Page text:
Empowered conversations 2nd and 3rd movements
Posted on 25 October 2017
Practical approaches to staying connected with people with dementia through music.
“I felt empowered. My mum and I had a lovely moment, we connected, we laughed, I felt less stressed and able to carry on”
These are the words of one carer of a mum with dementia at the start of week 3 of the Musically Empowered Conversations course.
For those of you who have not yet read my first blog about this, I am talking about the musical sequel to Empowered Conversations course run by Six Degrees Social Enterprise in Salford
Empowered Conversations is an approach to communication in dementia care that is designed to help people living with dementia and their carers to:
- Find ways to stay connected
- Handle emotional stress
- Navigate the day together
The approach focuses on the practical features of communication that help to give people with dementia an invitation to respond.
Empowered Conversations ‘the Musical’ is expanding on the invitation to respond concept.
We set out to show the many ways in which music can be used when caring for a person with dementia. These include: -
- Using music for yourself – wind down, enjoy, release emotion.
- As a metaphor with regard to communication and conversation
- Using music with the person with dementia – finding new ways to communicate, to engage when words fail and to just ‘be’.
We began each week with a joyous call & response song (our invitation to respond). Apart from the simple enjoyment of making music together, singing this song in itself makes one think about how one has to listen carefully in order to respond appropriately. We can change tempo, dynamics and tone in response to others. We were, therefore, able to have a conversation and connect through music alone.
As a result of week one’s discussions on how speed, patterns and complexity affected conversation just like music, already we were hearing about positive changes in people’s behaviour and therefore connection with their loved ones. Some participants had slowed down and simplified their speech when talking to their loved ones with dementia, others had remembered to adjust the speed in a conversation to aid understanding.
Like a well written sonata, themes were introduced in the first week that we would develop and recap during the next two weeks, whilst also introducing new themes.
In week two we looked in more detail at how dynamics and tone can affect conversation both musical and verbal. We explored how conductors give signals to start the ‘conversation’ and how this can be translated into use in conversations with loved ones. We saw how conversations don’t have to start at full blast – they can just be quietly started or signalled and can be built or conducted as appropriate, not forgetting to use ‘the power of the pause’, as one participant described breaks in the music.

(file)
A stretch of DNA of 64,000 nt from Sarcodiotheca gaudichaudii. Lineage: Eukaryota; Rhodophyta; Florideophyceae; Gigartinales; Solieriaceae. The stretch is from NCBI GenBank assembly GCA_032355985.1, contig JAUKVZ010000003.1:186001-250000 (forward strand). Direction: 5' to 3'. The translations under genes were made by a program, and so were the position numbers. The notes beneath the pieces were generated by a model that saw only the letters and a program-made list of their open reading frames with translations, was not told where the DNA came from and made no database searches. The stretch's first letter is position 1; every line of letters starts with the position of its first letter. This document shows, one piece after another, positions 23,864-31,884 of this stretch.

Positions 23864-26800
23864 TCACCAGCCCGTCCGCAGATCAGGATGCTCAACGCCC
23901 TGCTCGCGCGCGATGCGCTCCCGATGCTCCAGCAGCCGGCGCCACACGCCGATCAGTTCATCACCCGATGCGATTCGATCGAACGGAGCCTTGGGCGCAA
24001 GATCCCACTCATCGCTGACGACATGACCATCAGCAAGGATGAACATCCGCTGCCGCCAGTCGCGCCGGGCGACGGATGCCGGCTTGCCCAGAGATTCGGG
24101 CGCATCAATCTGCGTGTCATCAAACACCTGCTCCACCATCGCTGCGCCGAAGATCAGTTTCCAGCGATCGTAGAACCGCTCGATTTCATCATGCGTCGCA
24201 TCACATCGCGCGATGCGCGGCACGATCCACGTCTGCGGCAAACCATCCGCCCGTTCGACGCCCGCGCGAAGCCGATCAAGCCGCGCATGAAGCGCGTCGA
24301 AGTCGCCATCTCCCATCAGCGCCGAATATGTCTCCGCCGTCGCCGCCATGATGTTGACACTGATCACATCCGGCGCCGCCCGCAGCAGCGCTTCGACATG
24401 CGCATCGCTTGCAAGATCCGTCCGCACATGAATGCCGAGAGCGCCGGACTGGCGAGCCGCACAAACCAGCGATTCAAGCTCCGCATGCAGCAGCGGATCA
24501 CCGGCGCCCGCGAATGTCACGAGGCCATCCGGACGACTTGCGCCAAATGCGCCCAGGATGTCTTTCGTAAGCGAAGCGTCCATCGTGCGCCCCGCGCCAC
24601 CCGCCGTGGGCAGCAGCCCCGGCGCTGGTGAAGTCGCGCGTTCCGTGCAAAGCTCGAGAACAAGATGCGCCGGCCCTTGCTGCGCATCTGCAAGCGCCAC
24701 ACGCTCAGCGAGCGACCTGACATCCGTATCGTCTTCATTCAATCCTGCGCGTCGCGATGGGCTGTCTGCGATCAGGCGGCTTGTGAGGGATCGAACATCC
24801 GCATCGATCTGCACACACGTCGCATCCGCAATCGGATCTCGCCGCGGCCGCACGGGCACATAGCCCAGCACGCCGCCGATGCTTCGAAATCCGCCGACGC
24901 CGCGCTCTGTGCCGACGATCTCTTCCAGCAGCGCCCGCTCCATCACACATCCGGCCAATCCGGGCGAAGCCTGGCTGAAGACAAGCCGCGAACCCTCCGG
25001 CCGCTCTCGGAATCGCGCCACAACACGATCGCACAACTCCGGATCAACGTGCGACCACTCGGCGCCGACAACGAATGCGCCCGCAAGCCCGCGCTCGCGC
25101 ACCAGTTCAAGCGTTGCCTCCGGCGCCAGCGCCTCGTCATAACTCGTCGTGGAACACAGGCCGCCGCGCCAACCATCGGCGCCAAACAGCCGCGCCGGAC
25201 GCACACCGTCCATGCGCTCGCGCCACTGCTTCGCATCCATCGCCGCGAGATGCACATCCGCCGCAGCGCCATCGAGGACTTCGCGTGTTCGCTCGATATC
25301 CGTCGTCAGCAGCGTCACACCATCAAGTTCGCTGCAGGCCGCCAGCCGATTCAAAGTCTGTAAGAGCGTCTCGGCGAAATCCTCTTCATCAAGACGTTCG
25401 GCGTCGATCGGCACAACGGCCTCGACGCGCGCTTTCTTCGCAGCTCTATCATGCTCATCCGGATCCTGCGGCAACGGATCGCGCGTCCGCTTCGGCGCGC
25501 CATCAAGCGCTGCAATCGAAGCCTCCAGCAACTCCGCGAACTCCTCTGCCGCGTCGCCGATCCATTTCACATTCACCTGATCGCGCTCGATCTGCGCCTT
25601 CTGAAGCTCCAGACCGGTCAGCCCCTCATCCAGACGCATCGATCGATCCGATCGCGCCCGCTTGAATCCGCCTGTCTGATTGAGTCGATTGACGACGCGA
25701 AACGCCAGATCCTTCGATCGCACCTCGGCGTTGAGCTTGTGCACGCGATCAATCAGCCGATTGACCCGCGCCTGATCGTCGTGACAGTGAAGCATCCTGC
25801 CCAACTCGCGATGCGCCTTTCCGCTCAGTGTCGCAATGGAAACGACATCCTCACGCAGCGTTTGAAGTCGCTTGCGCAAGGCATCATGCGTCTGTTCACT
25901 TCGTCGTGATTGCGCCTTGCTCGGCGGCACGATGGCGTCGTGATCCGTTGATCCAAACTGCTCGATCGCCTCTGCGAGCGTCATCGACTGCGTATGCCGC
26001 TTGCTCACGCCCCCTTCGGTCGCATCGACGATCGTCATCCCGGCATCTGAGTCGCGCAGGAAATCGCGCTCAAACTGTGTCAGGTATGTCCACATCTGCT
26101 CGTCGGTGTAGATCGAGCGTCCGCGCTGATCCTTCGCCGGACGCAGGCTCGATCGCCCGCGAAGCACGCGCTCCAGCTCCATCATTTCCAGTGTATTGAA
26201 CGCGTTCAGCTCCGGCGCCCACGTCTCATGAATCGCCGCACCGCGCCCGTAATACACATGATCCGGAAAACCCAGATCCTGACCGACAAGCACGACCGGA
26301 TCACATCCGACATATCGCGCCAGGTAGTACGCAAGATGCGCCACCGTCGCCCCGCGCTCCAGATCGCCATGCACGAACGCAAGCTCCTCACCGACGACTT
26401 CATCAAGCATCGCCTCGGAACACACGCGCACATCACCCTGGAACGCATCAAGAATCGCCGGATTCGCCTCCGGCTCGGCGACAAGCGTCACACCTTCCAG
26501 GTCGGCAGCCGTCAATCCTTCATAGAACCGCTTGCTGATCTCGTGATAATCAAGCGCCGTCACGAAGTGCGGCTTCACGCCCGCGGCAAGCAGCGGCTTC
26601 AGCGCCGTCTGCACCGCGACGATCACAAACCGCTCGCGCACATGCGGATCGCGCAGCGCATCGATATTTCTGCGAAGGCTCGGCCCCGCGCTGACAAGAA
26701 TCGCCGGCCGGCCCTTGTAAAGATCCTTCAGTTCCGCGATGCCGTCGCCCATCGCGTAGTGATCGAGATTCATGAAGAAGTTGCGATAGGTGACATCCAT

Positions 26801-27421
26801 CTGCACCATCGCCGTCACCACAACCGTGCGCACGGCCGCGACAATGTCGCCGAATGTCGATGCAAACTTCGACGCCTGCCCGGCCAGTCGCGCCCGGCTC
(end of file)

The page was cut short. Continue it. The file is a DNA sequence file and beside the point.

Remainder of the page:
Music has the ability to bring forth emotions and feelings. Exploring a varied selection of music, we discovered, with some surprising results, how one piece of music can affect people very differently. This can be important when considering music to listen to with a person with dementia.
We talked about how we can use music as cues during the day. For example, an appropriate wake up song can help start the day well. We also discussed and had examples of how singing a request to a well-known tune can aid understanding and memory. How often have we learnt something through a song – for example the alphabet song?
This was a technique I was particularly fond of whilst caring for my own mother. I would use the tune of “there’s a hole in my bucket” to put a variety of requests to. For example – "Let’s go for a shower, a shower, a shower, let’s go for a shower and get nice and clean”. Another favourite was to the tune of “Lou Lou skip to my Lou” to aid walking anywhere – “left foot right foot, one two three …..” (You can see me talk about this and give examples here )
Margaret and I were absolutely delighted when one of the participants in the course came in for week three and declared that she had been making up songs at home to help get her mother out of bed in the morning. She had been a singing alarm clock, and although getting out of bed wasn’t initially improved they had had a good laugh together, and she had felt less stressed and able to carry on more easily. Sometimes music can have unexpected results.
I won’t cover everything we did here – it would take too long and some things are better said in music - so I will leave you an instructive song we left all the participants with, which pretty much sums up everything we covered. It is to the tune of “My Favourite Things” from the Sound of Music and the new words have been written by Margaret Garner (Flourish through Music) – Music Therapist and course leader.
See the video of the song here
Tips for Empowered Conversation
(Sing to the tune of “My Favourite Things” from the Sound of Music)
Here are some tips for Empowered Conversation:
First make connection
Then try Invitation!
Hold the chat steady in pace and be clear -
These are the ways it is easier to hear…
When talking falters
Be patient, leave pauses.
Spaces are helpful,
Whatever the causes!
Look for the sense behind words that are said,
And when words are hard then try singing instead…..
Sing your songs to:
Sing your joys and pain.
Remember that music helps you as you use it-again
And again, and again.
Find out more about Empowered Conversations here